Nukes: What Is in New START Treaty?

VIDEO: Lamar Alexander Announces Support For START
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A contentious nuclear arms control pact with Russia, known as New START, today secured enough support from Republicans, giving Democrats the 67 votes they needed -- at least on paper -- to ratify the treaty before Congress goes out of session this week.

The Senate voted on a procedural measure that ended debate on the treaty and scheduled a vote, which is expected on Wednesday.

The Obama administration had accused Republicans of delaying a vote to deny the president a major foreign policy victory, saying they are playing politics with national security.

"Any objections at this point are more about politics than substance," State Department spokesman P.J. Crowley told reporters yesterday. Nevertheless, the administration held a last minute briefing on Capitol Hill yesterday to answer any lingering concerns.

At its core, the treaty would reduce the American and Russian strategic nuclear arsenals down to under 1,550 warheads within seven years, 30 percent less than limits imposed by the 2002 Moscow Treaty and nearly two thirds lower than limits under the original START treaty that was signed in 1991. Intercontinental ballistic missile launchers, submarine ballistic missile launchers, and heavy bombers would be limited to 800 per side, only 700 of which would be allowed to be deployed.

It would also return U.S. nuclear inspectors to Russia to verify compliance with those arms reductions for the first time since inspectors were forced to leave when the old treaty expired last December.

The Obama administration had struggled to win Republican support for the treaty despite numerous briefings with senators and their staffs after the text was signed by President Obama and Russian President Dmitri Medvedev on April 8.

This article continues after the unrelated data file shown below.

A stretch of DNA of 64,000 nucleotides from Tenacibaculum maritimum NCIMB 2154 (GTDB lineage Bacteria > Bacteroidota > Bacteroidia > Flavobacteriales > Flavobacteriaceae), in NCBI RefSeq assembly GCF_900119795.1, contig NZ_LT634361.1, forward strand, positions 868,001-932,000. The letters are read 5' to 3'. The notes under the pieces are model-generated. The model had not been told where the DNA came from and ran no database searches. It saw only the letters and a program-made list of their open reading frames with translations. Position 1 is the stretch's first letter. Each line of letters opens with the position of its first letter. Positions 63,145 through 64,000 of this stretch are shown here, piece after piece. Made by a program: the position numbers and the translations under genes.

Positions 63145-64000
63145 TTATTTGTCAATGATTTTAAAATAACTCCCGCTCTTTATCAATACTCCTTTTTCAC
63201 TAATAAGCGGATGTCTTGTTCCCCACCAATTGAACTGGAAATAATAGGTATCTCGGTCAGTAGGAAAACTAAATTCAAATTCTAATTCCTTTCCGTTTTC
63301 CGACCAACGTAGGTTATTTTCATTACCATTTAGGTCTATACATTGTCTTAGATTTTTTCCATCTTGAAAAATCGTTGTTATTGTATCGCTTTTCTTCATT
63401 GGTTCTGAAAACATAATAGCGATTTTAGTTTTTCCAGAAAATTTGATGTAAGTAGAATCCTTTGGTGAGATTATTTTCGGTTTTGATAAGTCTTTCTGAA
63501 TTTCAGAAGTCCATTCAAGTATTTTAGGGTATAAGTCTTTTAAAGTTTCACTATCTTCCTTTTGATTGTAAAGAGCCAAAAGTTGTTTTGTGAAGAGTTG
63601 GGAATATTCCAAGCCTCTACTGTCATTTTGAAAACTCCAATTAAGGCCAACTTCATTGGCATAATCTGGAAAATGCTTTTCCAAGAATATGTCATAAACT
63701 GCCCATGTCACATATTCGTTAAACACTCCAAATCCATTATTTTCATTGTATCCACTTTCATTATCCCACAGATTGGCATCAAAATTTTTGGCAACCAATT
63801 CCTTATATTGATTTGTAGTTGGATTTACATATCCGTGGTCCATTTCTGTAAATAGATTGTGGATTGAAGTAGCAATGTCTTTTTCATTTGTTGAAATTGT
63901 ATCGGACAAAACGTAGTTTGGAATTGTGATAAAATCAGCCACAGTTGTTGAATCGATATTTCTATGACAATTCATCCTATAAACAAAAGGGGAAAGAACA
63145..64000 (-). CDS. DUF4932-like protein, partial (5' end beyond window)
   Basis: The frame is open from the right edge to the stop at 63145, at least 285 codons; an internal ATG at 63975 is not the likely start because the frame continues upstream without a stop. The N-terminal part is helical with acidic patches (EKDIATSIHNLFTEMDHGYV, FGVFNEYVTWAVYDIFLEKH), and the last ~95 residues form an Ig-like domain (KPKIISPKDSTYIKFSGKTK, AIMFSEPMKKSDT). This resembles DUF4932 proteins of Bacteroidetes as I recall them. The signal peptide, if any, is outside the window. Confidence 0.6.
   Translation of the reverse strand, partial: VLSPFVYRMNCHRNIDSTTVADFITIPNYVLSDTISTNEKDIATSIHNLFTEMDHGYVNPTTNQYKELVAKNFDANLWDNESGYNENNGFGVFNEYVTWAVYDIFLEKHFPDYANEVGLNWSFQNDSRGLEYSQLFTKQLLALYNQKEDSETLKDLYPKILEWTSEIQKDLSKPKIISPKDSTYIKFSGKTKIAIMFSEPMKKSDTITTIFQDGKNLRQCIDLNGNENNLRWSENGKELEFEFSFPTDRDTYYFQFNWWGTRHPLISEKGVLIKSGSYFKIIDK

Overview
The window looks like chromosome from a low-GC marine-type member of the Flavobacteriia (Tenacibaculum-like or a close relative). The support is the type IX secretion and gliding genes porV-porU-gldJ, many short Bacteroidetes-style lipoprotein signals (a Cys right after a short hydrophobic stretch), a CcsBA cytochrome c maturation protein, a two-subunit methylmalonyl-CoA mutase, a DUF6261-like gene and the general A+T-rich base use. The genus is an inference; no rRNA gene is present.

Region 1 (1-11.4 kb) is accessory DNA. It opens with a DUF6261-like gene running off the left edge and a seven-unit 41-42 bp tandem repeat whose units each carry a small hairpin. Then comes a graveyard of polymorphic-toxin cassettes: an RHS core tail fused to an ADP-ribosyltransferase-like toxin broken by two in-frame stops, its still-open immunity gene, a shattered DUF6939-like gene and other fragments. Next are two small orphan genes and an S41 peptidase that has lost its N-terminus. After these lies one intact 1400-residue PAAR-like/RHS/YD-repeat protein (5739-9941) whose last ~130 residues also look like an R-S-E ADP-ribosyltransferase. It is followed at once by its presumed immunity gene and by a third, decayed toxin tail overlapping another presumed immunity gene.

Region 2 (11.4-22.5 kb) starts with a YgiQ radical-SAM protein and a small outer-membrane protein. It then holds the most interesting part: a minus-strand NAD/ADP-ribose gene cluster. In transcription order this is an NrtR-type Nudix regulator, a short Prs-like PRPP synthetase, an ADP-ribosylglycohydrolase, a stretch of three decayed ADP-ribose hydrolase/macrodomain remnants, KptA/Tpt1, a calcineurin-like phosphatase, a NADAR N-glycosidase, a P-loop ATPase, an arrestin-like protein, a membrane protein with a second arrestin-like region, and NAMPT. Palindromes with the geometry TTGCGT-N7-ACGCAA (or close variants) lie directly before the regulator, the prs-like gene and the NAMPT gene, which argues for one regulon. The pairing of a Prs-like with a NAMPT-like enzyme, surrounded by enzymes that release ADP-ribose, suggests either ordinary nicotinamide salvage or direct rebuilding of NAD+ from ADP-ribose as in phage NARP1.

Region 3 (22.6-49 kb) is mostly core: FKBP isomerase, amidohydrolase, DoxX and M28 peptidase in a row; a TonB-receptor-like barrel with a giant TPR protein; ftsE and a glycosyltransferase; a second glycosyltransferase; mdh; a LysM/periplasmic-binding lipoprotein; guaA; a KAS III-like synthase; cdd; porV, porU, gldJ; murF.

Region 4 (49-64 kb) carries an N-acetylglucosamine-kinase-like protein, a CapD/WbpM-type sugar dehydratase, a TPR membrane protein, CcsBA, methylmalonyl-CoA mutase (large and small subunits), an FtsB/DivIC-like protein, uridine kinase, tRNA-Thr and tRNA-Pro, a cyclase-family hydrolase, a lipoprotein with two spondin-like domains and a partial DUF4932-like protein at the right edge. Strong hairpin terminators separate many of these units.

Key Republicans had raised objections over certain aspects of the treaty. Specifically, they had voiced concern about whether the treaty would constrain the United States' ability to deploy a missile defense program or modernize its nuclear facilities.

The administration had countered that language on missile defense in the treaty's preamble is non-binding and they have pledged billions of dollars over the next decade to modernize the United States' nuclear arsenal.

GOP Senators Sought to Amend Treaty

Still, Republicans sought to tack on numerous amendments to the treaty or its passage to address those concerns. The White House dismissed those measures as stall tactics.

Other Republicans also pointed out that this treaty does not constrain either country's ability to deploy short-range tactical nuclear weapons. The Obama administration noted, however, that no treaty has ever covered tactical nuclear weapons. Senate Foreign Relations Committee chairman John Kerry, D-Mass., said this week that passage of New START, which covers longer-range strategic weapons, would enable a later discussion on tactical weapons.

Some Republicans had also called for a change of wording in the treaty itself, which would require going back to the negotiating table with Russia to agree on a new text. The Russian foreign minister this week said his country would not renegotiate the text, which had already taken months longer to agree on, than expected.

Gen. Brent Scowcroft (ret.), who served as National Security Advisor to two Republican presidents, told ABC News' Jake Tapper yesterday that he has been "frustrated" in his efforts to convince fellow Republicans to vote for the treaty.

"It's baffling me," he said.

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